Michelle May O’Neil has 27 years’ experience representing small business owners, professionals, and individuals in litigation related to family law matters such as divorce, child custody, and complex property division. Described by one lawyer as “a lethal combination of sweet-and-salty”, Ms. O’Neil exudes genuine compassion for her client’s difficulties, yet she can be relentless when in pursuit of a client’s goals. One judge said of Ms. O’Neil, “She cannot be out-gunned, out-briefed, or out-lawyered!”

Family Law Specialist

Ms. O’Neil became a board-certified family law specialist by the Texas Board of Legal Specialization in 1997 and has maintained her certification since that time. While representing clients in litigation before the trial court is an important part of her practice, Ms. O’Neil also handles appellate matters in the trial court, courts of appeals and Texas Supreme Court. Lawyers frequently consult with Ms. O’Neil on their litigation cases about specialized legal issues requiring particularized attention both at the trial court and appellate levels. This gives her a unique perspective and depth of perception that benefits both her litigation and appellate clients.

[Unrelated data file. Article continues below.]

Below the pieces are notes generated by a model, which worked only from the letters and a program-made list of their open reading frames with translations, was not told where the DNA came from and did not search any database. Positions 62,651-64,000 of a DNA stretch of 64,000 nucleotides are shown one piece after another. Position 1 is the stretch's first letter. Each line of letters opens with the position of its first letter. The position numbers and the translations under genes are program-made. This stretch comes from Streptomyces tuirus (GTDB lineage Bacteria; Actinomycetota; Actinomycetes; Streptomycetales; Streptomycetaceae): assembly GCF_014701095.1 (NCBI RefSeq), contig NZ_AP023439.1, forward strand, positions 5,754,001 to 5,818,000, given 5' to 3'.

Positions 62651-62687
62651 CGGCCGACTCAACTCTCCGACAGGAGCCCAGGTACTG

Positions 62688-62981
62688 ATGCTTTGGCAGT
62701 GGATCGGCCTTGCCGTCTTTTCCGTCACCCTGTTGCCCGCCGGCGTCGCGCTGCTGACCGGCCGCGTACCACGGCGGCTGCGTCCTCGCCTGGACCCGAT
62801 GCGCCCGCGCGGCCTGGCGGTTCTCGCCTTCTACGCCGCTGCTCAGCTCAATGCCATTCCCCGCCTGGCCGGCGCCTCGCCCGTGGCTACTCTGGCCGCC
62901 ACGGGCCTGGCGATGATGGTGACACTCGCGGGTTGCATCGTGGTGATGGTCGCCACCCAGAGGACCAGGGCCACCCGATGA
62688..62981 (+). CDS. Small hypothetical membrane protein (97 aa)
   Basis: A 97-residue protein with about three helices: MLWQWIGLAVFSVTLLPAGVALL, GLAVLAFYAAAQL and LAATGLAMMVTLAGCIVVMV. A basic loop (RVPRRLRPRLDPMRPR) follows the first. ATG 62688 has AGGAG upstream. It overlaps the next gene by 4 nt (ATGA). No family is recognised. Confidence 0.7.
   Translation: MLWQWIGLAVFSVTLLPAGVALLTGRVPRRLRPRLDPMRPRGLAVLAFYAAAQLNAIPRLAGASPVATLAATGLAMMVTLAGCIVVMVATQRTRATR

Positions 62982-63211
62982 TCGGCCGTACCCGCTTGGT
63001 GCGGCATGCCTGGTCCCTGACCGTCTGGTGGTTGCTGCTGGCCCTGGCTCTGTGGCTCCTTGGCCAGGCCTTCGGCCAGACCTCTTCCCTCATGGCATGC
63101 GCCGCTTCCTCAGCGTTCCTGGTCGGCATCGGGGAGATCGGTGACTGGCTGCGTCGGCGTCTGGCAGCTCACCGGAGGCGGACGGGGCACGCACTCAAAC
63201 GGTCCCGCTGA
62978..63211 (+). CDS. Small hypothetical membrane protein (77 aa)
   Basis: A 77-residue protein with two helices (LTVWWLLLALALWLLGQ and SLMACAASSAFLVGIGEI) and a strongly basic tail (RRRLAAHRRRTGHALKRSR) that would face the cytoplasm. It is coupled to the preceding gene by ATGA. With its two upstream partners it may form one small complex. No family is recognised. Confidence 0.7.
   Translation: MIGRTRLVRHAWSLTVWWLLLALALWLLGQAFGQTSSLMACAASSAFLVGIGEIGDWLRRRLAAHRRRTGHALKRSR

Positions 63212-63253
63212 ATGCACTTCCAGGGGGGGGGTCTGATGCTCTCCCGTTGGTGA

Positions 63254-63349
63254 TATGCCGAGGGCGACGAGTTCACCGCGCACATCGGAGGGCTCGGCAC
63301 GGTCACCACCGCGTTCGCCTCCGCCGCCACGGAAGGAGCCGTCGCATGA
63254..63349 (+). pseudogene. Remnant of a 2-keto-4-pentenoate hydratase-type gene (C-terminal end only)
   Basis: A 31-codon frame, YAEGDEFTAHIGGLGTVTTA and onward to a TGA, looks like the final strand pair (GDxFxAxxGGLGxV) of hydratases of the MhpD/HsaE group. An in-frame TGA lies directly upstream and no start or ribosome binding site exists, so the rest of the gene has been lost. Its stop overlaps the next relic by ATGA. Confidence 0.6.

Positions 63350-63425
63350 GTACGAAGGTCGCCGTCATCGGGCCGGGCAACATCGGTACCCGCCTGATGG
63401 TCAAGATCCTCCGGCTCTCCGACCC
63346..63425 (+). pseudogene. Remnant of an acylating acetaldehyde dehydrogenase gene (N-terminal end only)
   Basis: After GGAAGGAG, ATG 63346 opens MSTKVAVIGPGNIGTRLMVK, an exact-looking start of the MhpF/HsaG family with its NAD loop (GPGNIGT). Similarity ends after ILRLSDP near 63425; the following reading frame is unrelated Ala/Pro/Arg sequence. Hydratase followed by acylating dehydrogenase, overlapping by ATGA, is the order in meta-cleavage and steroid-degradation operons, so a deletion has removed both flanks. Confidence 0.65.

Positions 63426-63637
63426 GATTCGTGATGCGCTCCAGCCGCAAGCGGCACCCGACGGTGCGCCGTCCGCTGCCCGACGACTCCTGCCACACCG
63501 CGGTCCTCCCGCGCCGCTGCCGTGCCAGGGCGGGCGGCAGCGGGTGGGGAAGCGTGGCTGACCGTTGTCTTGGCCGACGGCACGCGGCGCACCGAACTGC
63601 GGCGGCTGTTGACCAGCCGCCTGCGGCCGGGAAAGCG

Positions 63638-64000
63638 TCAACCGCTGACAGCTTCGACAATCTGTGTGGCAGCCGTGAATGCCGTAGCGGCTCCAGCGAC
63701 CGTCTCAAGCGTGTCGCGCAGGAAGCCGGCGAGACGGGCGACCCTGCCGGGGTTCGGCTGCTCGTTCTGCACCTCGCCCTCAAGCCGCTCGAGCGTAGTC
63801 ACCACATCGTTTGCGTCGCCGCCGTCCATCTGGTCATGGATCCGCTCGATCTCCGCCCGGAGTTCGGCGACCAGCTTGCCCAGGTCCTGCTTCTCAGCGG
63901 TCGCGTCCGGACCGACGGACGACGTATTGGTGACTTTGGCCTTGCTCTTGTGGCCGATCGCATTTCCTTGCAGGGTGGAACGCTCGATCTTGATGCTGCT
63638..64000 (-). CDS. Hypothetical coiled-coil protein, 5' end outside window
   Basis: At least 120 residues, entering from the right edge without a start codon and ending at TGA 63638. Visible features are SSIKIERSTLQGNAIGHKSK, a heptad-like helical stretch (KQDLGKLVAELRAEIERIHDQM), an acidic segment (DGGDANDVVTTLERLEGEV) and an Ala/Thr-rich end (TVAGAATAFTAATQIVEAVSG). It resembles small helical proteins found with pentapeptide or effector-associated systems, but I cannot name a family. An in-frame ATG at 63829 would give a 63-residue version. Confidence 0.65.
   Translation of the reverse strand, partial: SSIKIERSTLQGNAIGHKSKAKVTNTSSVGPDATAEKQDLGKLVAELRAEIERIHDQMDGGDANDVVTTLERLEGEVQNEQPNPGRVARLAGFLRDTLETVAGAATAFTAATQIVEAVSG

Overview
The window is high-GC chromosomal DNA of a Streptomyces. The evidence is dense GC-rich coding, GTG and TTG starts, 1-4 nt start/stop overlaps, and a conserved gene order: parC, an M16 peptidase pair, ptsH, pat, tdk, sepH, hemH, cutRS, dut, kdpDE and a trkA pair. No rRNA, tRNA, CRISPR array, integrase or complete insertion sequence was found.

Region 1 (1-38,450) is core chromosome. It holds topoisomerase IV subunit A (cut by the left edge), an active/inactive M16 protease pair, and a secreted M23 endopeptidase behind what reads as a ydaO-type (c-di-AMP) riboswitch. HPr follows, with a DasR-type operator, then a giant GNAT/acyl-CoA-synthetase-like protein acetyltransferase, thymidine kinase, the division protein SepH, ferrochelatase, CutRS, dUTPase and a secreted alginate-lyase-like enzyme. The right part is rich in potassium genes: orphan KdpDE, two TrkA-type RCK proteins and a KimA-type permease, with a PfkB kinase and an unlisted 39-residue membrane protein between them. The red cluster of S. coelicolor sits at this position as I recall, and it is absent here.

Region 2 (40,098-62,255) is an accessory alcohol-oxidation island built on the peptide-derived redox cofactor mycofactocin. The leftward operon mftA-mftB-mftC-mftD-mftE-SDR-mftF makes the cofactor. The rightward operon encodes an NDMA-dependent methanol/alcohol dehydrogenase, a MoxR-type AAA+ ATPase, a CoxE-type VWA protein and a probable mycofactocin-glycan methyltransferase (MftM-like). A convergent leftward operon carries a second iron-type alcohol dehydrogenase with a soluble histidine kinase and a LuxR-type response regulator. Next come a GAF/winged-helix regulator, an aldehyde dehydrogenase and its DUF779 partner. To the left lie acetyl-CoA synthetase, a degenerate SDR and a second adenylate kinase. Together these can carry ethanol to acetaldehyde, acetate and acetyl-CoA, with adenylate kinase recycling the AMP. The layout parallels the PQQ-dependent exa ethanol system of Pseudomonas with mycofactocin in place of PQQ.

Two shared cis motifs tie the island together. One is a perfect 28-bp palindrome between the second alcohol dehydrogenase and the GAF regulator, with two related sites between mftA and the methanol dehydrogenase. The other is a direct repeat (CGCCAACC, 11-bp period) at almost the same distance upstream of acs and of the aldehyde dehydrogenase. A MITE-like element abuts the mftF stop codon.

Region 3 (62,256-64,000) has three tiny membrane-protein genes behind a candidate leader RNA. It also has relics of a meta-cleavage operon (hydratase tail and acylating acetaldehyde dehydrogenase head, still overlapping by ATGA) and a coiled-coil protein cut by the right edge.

Top Lawyers in Texas and America

Ms. O’Neil has been named to the list of Texas SuperLawyers for many years, 2011-2018, a peer-voted honor given to only about 5% of the lawyers in the state of Texas. In 2014-2018, Ms. O’Neil received the special honor of being named by Texas SuperLawyers as one of the Top 50 Women Lawyers in Texas, Top 100 Lawyers in Texas, and Top 100 Lawyers in DFW. She was named one of the Best Lawyers in America for 2016 and received an “A-V” peer review rating by Martindale-Hubbell Legal Directories for the highest quality legal ability and ethical standards.

Author and Speaker

A noted author, Ms. O’Neil released her second book Basics of Texas Divorce Law in November 2010, with a second edition released in 2013, and a third edition expected in 2015.  Her first book, All About Texas Law and Kids, was published in September 2009 by Texas Lawyer Press. In 2012, Ms. O’Neil co-authored the booklets What You Need To Know About Common Law Marriage In Texas and Social Study Evaluations.  The State Bar of Texas and other providers of continuing education for attorneys frequently enlist Ms. O’Neil to provide instruction to attorneys on topics of her expertise in the family law arena.